SIMON BROWN: I’m chatting now with Gary Booysen, portfolio manager at Rand Swiss. Gary, two pieces of news out yesterday: MTN and Pick n Pay. Let’s start with Pick n Pay, their trading update. Certainly the market seemed to like it, pushing the stock higher on the back of it.
GARY BOOYSEN: Yeah, I think it’s a nice result for Pick n Pay. We’re seeing a reversal of, I suppose, the down-trend in earnings over the last two years. I think it’s getting back to normal, even though the trading statement was very heavily focused on the damage that they took over the civil unrest in KZN and Gauteng. But it seems to be doing well. Sales up 5.2% on a group level. Their selling-price inflation only at 2.9%; like for likes up 4.4%. So they’re getting some volume growth. Clothing is doing very well, that up 21%. So it seems like they’re taking market share there as well.
A little bit of a chatter on Pick n Pay ASAP, but you still get the sense that Checkers Sixty60 is doing better in the online delivery space. But I think it will be a focus as the business starts to split, really trying to revamp those Pick n Pay Select stores, which are targeted at the higher-end consumer, and then of course a more aggressive or a lot of Boxer [focus] as well, obviously keeping the selling-price inflation low and trying to present a value offering in a very difficult environment for the low-end consumer.
SIMON BROWN: Having a look at the charts – Shoprite, Pick n Pay, Spar – the latter two were call it flat over the last year. Shoprite up 60%. Has Shoprite stretched its valuation where Pick n Pay may be worth a look now?
GARY BOOYSEN: It’s a good question, but I don’t think so. Let’s look just in terms of earnings. Pick n Pay’s earnings are a little bit messy, of course, with that civil unrest. The Sasria claims have all been absorbed by the 2022 period, but there’s some business-interruption insurance that’s not been allocated, and that could be as much as R1.8 billion, let’s say about R2.7 billion in total sales. So it is a little bit messy.
But looking at, let’s say, a one-year forward PE, you’ve got Pick n Pay on a one-year forward at about 19, and Shoprite only at 22. So not particularly different for a company that seems to be doing so significantly [better]; that’s at least if you look at a one-year price to book. For example, Pick n Pay coming in at 6.7, Shoprite at 5.78.
Personally, I don’t think Shoprite is particularly extended compared to Pick n Pay, and I think people are buying into the turnaround strategy that Pick n Pay is going to deliver. Maybe [it’s] not quite there yet … maybe a little more convincing before we see the share price rerating.
SIMON BROWN: Yeah. I take your point on that, and valuations not so stretched, even after 60% up.
MTN – the news was actually on the wire on Tuesday. It came out on Sens yesterday, ahead of the market open. In Nigeria, if you [haven’t] an ID associated with your mobile phone, you can’t make outbound calls. This is apparently to stop kidnapping. At the end of the day, it’s only about 3% of group revenue. It’s going to squeeze margins, but it’s nowhere near the $5 billion fine they got back in, what, 2015?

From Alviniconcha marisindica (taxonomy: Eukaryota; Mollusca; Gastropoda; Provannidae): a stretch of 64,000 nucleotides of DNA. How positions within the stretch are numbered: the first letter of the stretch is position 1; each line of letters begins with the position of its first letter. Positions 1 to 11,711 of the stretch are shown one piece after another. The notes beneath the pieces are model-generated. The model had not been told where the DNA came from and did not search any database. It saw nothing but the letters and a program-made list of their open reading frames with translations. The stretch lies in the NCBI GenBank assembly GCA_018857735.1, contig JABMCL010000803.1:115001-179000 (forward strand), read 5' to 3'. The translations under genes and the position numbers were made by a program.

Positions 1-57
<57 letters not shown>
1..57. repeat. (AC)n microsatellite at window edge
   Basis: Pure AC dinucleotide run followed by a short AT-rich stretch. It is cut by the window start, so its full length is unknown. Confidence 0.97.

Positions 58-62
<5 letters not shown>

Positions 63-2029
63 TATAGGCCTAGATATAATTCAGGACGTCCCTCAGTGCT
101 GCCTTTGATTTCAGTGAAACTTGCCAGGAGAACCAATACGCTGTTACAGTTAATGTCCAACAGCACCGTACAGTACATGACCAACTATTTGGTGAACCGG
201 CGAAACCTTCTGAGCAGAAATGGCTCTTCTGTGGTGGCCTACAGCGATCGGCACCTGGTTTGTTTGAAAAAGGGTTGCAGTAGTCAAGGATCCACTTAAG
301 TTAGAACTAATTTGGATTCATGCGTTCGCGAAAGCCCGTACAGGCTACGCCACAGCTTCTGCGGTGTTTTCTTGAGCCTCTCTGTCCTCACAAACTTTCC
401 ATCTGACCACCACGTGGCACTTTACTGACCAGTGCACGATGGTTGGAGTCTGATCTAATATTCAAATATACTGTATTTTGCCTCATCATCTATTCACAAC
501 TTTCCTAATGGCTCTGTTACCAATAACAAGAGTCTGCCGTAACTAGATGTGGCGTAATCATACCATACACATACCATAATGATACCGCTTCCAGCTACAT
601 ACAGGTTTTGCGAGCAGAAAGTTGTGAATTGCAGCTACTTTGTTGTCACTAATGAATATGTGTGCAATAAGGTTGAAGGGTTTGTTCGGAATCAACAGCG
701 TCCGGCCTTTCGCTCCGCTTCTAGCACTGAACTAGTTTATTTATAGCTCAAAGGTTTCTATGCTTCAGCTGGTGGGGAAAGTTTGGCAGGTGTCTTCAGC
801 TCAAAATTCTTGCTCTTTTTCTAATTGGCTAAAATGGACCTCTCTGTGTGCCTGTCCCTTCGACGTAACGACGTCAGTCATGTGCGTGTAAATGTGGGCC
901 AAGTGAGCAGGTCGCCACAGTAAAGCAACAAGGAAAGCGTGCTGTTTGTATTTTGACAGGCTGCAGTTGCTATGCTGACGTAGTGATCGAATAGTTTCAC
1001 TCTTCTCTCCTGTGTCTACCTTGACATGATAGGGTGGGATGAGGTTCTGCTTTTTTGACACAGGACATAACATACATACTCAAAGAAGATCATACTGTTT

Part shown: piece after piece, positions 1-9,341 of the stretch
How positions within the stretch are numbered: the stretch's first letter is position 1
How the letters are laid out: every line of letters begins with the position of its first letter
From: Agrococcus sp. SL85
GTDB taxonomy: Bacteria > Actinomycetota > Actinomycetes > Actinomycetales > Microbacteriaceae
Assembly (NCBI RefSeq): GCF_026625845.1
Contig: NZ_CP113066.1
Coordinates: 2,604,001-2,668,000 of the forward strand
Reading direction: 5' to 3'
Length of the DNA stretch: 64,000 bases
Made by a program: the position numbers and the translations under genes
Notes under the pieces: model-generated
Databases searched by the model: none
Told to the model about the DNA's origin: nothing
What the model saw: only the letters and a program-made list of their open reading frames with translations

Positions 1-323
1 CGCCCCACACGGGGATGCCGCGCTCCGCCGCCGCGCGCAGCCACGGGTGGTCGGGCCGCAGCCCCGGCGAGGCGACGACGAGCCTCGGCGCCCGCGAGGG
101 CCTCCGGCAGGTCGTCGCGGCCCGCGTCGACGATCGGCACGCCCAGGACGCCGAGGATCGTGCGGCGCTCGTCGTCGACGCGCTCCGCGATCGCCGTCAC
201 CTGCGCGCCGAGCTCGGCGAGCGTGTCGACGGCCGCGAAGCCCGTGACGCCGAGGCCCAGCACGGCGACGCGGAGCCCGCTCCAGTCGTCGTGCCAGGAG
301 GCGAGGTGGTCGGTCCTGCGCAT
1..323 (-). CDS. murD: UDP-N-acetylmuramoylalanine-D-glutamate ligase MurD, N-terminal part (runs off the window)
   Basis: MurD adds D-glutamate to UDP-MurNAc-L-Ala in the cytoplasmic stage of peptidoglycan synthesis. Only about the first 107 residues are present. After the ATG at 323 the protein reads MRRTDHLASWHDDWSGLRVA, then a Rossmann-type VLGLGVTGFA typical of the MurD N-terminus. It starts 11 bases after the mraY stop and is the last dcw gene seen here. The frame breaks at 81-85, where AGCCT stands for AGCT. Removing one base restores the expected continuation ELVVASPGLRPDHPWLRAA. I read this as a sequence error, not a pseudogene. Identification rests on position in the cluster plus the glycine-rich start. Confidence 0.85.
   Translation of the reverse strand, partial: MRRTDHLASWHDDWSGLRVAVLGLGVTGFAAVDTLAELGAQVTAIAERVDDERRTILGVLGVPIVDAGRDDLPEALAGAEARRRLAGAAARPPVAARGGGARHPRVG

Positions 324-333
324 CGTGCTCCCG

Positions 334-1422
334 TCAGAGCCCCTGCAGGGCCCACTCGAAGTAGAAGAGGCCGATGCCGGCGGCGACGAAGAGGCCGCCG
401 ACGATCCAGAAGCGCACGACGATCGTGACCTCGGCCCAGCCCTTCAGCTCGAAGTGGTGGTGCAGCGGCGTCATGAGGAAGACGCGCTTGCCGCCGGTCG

GARY BOOYSEN: Yeah, absolutely. There’s a couple of risks and there’s a couple of different ways that you can have a look at this. On the one hand, yes, that 3% number, which is the group service revenue, that’s for the unregistered SIMs that they’re going to have to cut off. That is going to have a potential impact on the earnings, of course, because it’s 3% of service revenue. People can’t make outbound calls. They can still receive inbound calls, they can use all other services, they just can’t make outbound calls.
But I think the risk that the market is definitely feeling is what this means in regard to the NCC [Nigerian Communication Commission] – could there be a potential fine? MTN has reiterated they have followed the order, they have cut off all of [those] SIM cards. There’s not going to be any further regulatory action – at least, there should be no regulatory action like we saw in previous times. Also I think they’re very supportive of this. The idea of having your SIM Rica’d – or their version of Rica, at least – is incredibly important; as you say, [it’s] to stop kidnapping, to bring Nigeria into a more stable situation.
A more stable Nigeria is very good for MTN because it accounts for, what, on 2021 numbers about a third of their revenue. So bigger than South Africa at only 27% of revenue.
So it’s an important jurisdiction and this will help.
At the same time legitimate users of those SIMs will reregister, so it’s not that that group service revenue is lost forever. Yes, you might go and register with Airtel or someone else, but in Airtel’s comments earlier in the week, they were saying they expect all legitimate registrations to come back on by the fourth quarter anyway. So people will reregister.
MTN has already rolled out 4 200 enrolment points so that you can go and basically update your details. So I think they’re handling it very well. We’ve got an investor call with them on April 8, so all investors can log in and hear the full update. I think the market overreacted and there’s that sensitivity to what happened last time. But if MTN hasn’t learned their lesson by now, you should sever all ties with them.
SIMON BROWN: But your point there – I think they are handling it better. I love your point that a more stable Nigeria is good for MTN. That’s Gary Booysen, portfolio manager at Rand Swiss.